How Many BTu In A Gallon Of Diesel?

2 fuel oil is a medium distillate used in diesel engines as well as for heating. The energy content of No. 2 fuel oil is typically 140,000 Btu/gal (7 percent less energy per gallon than No. 6 oil).

A gallon of gasoline contains how many BTUs?

Natural gas is now the cheapest energy source among natural gas, fuel oil, and electricity…

First, a quick glossary of terms: The amount of heat required to raise the temperature of a pint of water by one degree Fahrenheit is measured in BTUs (or British thermal units). As a result, it’s frequently used to compare the energy content of various fuels. One BTU is generated by a wooden kitchen match, but 138,500 BTUs are contained in a gallon of gasoline.

The MBTU (or mmBTU for a thousand BTUs) stands for one million BTUs, making it easy to evaluate the energy content of various fuel grades and types.

Natural gas is now the cheapest energy source among natural gas, fuel oil, and electricity. According to John M. Reilly, senior lecturer at the Sloan School of Management, while the wholesale price for natural gas is around $8 mmBTU, the retail price is closer to $10 or $12 (and it varies a lot around the country). Fuel oil, which is now selling for roughly $4 per gallon, produces around 138,500 BTUs per gallon. This equates to around $28.80 per mmBTU.

And electricity costs roughly $32.25 per mmBTU at 3,412 BTUs per kwh and an average price of 11 cents per kwh.

According to Reilly, this gives electricity a bad rep. While comparing fuel oil and gas is more or less an apples-to-apples comparison, comparing electricity on a BTU basis is not. For example, the heat produced by a heat pump (in which energy is used to compress a gas that absorbs heat and then moves it into a structure) has nothing to do with the number of BTUs of electricity utilized. In a heat pump, a BTU of power can create more than a BTU of heat. Similarly, compared to gas lamps or steam engines, utilizing electricity for lighting and driving motors is a more efficient way to produce light or mechanical energy thus just because gas is cheaper per BTU doesn’t mean it’s more cost-effective to light our homes with gas lamps.

The School of Engineering is working on improving the efficiency of both traditional and unconventional energy sources.

In a pound of fuel, how many BTUs are there?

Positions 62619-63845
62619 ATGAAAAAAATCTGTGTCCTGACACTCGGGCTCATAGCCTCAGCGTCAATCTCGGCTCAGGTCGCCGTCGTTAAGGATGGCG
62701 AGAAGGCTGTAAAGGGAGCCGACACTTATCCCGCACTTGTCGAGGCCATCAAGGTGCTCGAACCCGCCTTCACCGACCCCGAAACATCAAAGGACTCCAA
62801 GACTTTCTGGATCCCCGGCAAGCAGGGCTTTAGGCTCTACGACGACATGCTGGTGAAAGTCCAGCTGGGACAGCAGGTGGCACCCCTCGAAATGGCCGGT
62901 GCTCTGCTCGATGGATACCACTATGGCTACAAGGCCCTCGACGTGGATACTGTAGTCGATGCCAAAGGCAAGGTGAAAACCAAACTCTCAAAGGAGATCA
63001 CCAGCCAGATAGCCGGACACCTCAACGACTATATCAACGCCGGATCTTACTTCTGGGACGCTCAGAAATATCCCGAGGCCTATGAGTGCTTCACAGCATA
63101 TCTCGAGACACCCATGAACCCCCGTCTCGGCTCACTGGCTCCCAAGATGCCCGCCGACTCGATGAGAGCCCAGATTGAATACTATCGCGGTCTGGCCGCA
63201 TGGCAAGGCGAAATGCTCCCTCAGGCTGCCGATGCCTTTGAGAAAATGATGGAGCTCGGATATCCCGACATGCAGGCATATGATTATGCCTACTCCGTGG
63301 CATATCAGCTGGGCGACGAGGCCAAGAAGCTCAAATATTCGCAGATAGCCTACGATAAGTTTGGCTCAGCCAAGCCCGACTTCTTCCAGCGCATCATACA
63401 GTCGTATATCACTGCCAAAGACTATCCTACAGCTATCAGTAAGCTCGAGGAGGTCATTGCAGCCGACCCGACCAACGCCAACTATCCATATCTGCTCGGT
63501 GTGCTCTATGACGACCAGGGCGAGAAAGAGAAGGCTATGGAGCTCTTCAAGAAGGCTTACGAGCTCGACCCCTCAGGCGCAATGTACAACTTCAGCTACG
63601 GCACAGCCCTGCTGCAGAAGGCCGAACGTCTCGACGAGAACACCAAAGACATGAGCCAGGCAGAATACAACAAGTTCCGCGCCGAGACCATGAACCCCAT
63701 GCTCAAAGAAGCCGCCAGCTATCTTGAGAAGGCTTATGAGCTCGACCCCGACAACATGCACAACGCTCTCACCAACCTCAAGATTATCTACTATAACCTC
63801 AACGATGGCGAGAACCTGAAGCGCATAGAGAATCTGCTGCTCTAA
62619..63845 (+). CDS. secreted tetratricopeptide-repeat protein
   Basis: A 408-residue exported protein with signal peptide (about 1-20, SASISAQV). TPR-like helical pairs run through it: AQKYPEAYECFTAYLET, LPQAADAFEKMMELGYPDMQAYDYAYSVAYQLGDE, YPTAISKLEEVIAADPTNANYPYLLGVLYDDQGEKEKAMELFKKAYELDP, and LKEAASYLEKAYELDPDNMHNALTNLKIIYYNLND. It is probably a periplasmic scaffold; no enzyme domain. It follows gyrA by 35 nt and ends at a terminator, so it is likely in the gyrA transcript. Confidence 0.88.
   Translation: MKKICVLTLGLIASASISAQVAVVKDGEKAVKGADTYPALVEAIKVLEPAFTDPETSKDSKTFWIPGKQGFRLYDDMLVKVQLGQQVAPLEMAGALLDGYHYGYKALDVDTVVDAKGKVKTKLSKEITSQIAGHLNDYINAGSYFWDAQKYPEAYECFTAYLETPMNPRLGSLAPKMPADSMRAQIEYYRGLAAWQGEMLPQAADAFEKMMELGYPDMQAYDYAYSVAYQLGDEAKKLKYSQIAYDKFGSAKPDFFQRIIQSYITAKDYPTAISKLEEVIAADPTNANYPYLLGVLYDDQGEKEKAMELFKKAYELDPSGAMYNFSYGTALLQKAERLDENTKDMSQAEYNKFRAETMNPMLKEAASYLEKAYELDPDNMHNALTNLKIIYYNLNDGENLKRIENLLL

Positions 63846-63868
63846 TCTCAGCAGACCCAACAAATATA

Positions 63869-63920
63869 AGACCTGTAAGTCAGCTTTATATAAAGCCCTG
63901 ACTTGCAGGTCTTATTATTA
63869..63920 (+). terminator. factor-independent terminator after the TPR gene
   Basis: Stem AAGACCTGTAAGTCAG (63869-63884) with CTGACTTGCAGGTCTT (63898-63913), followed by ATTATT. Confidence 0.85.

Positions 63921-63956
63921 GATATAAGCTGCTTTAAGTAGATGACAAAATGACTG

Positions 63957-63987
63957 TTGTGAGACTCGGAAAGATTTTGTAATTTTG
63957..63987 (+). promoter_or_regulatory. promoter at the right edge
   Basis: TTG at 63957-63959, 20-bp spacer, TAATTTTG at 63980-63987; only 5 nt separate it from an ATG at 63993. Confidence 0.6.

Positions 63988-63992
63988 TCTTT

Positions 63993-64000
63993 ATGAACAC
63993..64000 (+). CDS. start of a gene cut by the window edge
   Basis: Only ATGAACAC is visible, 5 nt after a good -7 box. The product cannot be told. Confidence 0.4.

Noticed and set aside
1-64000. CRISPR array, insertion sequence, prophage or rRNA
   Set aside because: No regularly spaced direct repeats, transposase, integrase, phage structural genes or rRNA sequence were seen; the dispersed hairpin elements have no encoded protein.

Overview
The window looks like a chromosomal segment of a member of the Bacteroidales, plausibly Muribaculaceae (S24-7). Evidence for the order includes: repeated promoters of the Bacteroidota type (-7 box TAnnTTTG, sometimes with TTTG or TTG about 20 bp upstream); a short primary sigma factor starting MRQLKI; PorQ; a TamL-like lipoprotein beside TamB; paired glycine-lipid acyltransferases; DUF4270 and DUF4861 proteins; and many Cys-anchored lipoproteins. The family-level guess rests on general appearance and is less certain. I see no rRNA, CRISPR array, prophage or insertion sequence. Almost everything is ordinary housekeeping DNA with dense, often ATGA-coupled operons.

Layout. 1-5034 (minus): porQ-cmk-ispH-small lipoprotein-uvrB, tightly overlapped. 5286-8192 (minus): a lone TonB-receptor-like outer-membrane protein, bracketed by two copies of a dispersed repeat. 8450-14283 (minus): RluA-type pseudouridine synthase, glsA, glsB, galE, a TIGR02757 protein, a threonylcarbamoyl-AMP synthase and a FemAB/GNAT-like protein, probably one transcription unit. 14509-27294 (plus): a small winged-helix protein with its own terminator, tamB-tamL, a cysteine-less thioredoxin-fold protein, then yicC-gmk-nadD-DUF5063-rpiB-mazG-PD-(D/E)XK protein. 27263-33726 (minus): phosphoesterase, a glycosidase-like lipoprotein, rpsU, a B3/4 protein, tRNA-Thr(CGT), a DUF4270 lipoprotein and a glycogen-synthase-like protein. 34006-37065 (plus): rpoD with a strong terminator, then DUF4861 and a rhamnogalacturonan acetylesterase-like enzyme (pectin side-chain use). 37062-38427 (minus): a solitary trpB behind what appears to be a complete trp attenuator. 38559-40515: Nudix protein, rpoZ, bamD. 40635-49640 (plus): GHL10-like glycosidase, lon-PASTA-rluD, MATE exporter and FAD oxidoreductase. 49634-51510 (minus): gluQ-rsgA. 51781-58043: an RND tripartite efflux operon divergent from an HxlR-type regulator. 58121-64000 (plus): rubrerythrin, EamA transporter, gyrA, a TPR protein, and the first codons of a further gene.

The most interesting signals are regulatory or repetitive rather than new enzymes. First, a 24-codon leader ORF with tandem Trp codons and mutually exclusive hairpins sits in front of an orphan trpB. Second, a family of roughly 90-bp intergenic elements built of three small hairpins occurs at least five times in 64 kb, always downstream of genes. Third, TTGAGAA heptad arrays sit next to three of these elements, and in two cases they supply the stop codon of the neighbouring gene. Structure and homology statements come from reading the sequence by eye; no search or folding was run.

is relatively constant, but their density varies greatly as a result, the energy content of a liter, gallon, or other unit of measurement varies between gasoline, diesel, and kerosene.) (The above ranges correspond to 11,500-13,000 Btu/lb and 6,500-8,200 Btu/lb, respectively.)

Which has more Btu: propane or oil?

One of the most important considerations I had to make when building our new home was what sort of heating fuel to utilize. Should we rely on the traditional oil heat that over 90% of New Englanders rely on? Should we use propane instead? (natural gas is not available here in this part of NH).

Pros and Cons

When you sit down and think about it, the answer to that question is somewhat hard. For us, I knew we’d have propane in the house, both for cooking and for our direct vent fireplace. One of my major concerns about oil was having an oil tank in my basement that might spill at any time.

Another important factor to consider was venting the two types of fuel. A direct vent out the side of the house (which is unsightly, stains the house, and gets rather hot) or a regular chimney would be required for an oil-fired boiler. Modern gas boilers allow you to vent the furnace up through the roof or wall using normal PVC piping. I chose the gas heater to shorten a long narrative. The lack of an oil tank, the roof venting, and the opportunity to have a high efficiency boiler were the main factors in my decision.

A cost analysis of the two fuels was something I didn’t look into very much. So, after last winter’s quite hefty fuel expenditures, I did some study on fuel cost comparisons. It’s not as simple as comparing the cost of the two fuels per gallon. A gallon of fuel oil costs $2.69 where I reside right now (2007), whereas a gallon of propane costs $1.93. On the surface, gas appears to be a fantastic deal for the average person. The actual issue, though, is how much energy each fuel can create in a gallon. Fuel oil produces around 130,000 BTUs, while propane produces around 95,000 BTUs. Most oil boilers, on the other hand, have an efficiency of around 85% at most, but gas boilers have an efficiency of up to 95%.